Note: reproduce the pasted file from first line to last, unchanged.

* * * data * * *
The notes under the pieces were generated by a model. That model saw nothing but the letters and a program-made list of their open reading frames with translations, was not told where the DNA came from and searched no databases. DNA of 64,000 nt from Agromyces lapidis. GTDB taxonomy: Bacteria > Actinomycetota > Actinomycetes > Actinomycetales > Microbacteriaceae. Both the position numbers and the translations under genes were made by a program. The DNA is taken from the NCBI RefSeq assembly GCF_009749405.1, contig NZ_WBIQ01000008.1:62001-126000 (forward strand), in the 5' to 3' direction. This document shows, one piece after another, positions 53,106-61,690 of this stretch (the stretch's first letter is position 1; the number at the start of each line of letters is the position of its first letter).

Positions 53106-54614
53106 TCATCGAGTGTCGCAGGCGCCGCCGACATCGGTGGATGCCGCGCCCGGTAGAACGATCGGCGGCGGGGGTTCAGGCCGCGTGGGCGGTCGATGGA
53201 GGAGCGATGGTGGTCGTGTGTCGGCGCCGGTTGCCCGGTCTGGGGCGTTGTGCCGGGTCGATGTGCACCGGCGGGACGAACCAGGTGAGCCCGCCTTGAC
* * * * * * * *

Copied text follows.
The notes under the pieces were generated by a model. That model saw nothing but the letters and a program-made list of their open reading frames with translations, was not told where the DNA came from and searched no databases. DNA of 64,000 nt from Agromyces lapidis. GTDB taxonomy: Bacteria > Actinomycetota > Actinomycetes > Actinomycetales > Microbacteriaceae. Both the position numbers and the translations under genes were made by a program. The DNA is taken from the NCBI RefSeq assembly GCF_009749405.1, contig NZ_WBIQ01000008.1:62001-126000 (forward strand), in the 5' to 3' direction. This document shows, one piece after another, positions 53,106-61,690 of this stretch (the stretch's first letter is position 1; the number at the start of each line of letters is the position of its first letter).

Positions 53106-54614
53106 TCATCGAGTGTCGCAGGCGCCGCCGACATCGGTGGATGCCGCGCCCGGTAGAACGATCGGCGGCGGGGGTTCAGGCCGCGTGGGCGGTCGATGGA
53201 GGAGCGATGGTGGTCGTGTGTCGGCGCCGGTTGCCCGGTCTGGGGCGTTGTGCCGGGTCGATGTGCACCGGCGGGACGAACCAGGTGAGCCCGCCTTGAC